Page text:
Environment

Obama expresses scepticism over Keystone pipeline

President says pipeline’s extension from Canada to Nebraska would do little to reduce American energy prices, and generate only a limited number of US jobs

US President Barack Obama has delivered his most sceptical remarks yet on the future of the Keystone oil pipeline, claiming its controversial extension from Canada to Nebraska would do little to reduce American energy prices and generate only a limited number of US jobs, but could add to the infrastructure costs of climate change.

Speaking during an end-of-year press conference just one day after Republicans promised fresh legislation designed to force the project’s approval, the president departed from official White House neutrality on an upcoming review by the State Department to deliver a withering assessment of its merits, claiming his opponents were wrong to insist the pipeline was a “magic formula” for economic growth.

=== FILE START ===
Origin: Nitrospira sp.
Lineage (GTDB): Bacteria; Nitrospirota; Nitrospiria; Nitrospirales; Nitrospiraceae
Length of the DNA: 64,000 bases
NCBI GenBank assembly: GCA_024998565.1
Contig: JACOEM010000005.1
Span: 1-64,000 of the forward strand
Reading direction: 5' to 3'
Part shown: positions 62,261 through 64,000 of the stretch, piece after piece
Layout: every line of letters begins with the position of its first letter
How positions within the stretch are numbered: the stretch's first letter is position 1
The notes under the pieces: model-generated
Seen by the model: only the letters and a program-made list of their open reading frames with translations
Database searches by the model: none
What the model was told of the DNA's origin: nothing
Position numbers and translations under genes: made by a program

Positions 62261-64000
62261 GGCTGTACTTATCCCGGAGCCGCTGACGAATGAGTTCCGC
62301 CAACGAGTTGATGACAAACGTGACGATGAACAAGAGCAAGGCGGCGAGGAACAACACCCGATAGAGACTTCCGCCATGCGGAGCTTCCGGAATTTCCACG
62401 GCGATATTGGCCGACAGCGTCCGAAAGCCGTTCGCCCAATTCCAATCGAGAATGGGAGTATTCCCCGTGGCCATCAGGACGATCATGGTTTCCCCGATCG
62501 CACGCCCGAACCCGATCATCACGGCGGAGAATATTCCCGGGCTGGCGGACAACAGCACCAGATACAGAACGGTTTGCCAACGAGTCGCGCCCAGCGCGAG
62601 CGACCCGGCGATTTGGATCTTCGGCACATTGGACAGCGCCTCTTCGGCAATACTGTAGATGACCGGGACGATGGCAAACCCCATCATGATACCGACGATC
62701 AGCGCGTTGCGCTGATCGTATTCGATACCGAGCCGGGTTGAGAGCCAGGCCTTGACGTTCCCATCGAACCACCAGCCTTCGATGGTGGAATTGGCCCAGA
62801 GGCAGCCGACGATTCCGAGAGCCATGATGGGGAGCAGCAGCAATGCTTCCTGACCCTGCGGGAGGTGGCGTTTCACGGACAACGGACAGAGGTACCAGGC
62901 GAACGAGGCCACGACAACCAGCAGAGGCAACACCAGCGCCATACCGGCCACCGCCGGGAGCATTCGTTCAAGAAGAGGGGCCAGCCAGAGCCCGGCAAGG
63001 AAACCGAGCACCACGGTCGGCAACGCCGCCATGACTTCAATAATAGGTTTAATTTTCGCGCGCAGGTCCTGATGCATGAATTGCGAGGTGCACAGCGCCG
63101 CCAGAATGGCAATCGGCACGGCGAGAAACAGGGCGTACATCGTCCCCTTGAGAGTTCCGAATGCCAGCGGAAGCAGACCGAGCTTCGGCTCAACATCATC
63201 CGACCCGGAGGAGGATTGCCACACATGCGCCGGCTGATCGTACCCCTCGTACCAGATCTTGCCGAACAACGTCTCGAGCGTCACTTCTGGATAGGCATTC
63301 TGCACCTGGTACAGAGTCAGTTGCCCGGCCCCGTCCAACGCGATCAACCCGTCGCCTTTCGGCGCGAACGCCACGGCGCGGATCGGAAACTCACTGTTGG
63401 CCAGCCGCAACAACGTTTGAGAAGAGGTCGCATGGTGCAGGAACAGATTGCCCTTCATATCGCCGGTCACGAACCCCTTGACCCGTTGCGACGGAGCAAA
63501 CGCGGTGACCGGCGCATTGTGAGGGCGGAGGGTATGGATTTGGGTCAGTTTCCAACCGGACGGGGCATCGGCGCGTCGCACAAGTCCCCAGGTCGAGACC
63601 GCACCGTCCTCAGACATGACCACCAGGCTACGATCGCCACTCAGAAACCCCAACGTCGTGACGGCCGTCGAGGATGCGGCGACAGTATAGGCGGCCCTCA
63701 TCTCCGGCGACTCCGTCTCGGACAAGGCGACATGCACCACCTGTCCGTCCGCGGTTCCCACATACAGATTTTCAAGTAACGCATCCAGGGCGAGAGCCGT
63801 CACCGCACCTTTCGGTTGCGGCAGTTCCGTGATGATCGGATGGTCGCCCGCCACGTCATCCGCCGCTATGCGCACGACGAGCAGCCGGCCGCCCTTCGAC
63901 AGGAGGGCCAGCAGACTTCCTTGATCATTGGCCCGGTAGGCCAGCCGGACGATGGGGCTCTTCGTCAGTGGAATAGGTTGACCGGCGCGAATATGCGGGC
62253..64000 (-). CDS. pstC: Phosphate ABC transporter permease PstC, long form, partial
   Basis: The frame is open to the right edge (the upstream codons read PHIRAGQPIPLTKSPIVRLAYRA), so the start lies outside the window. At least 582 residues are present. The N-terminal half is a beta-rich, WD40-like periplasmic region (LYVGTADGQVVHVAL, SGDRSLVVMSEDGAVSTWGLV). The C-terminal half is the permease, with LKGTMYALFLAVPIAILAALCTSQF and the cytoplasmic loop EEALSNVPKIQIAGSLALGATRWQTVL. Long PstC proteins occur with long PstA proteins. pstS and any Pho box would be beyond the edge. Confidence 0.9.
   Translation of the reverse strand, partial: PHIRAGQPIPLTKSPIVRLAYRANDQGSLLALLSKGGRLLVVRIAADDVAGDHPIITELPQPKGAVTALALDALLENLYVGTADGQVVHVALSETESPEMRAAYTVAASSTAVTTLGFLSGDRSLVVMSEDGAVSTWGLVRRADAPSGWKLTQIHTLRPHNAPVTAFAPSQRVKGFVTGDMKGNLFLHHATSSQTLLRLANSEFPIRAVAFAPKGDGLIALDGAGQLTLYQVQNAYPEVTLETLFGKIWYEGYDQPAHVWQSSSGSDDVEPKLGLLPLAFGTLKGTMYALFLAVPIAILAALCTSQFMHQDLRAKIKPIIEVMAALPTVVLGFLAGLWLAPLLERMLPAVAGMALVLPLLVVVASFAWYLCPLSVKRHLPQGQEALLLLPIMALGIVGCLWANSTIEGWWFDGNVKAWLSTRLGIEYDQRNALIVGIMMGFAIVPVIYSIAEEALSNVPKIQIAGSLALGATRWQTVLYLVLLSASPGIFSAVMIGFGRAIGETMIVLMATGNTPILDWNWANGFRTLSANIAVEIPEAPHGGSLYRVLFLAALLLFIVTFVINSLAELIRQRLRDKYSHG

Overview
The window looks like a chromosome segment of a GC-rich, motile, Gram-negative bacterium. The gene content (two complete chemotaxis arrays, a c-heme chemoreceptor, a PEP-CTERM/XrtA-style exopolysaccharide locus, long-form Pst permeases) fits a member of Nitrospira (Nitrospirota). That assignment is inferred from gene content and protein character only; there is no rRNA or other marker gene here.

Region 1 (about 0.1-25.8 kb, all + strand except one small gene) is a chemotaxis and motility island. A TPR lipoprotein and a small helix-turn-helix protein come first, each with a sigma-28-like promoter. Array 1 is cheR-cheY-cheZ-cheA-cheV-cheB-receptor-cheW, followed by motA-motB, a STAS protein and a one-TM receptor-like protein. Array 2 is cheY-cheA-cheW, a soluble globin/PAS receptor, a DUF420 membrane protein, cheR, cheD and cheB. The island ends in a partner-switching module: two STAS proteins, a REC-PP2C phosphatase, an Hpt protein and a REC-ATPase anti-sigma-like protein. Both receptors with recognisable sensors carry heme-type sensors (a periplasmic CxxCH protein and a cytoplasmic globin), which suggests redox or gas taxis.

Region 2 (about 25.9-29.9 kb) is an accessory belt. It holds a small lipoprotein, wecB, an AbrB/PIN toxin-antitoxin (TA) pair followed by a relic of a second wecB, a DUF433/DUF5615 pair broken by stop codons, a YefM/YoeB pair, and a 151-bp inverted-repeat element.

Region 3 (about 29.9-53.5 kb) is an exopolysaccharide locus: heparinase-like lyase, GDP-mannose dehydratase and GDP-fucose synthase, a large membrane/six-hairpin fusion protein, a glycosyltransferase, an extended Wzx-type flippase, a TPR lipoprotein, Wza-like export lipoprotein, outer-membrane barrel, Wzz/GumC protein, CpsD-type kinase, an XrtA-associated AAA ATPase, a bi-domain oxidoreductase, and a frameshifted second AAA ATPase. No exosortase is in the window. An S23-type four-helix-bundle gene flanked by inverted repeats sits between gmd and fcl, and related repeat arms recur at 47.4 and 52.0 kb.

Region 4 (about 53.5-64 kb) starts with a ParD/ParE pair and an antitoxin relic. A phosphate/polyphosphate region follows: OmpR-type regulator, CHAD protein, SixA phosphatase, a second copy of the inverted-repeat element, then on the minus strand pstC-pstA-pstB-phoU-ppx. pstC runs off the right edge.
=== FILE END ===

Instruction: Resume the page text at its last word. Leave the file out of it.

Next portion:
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50 years ago: Invasion of the short-eared owls

Originally published in the Guardian on 23 December 1964

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Great Barrier Reef at risk from 'rushed' sediment dumping plan at Abbot Point

Environment group WWF says project’s modelling greatly underestimates amount of sediment and water that would be discharged into the ocean near reef

A plan to dump dredged sediment onto a sensitive wetlands area beside the Great Barrier Reef near Abbot Point would lead to much more slurry being pumped into the waters of the reef than officially estimated, a report has warned.

In its submission to the federal government, the environment group WWF cites expert advice that the project’s modelling underestimates by nearly 30% the amount of sediment and water that would be discharged into the ocean through a pipe from the wetlands ponds.

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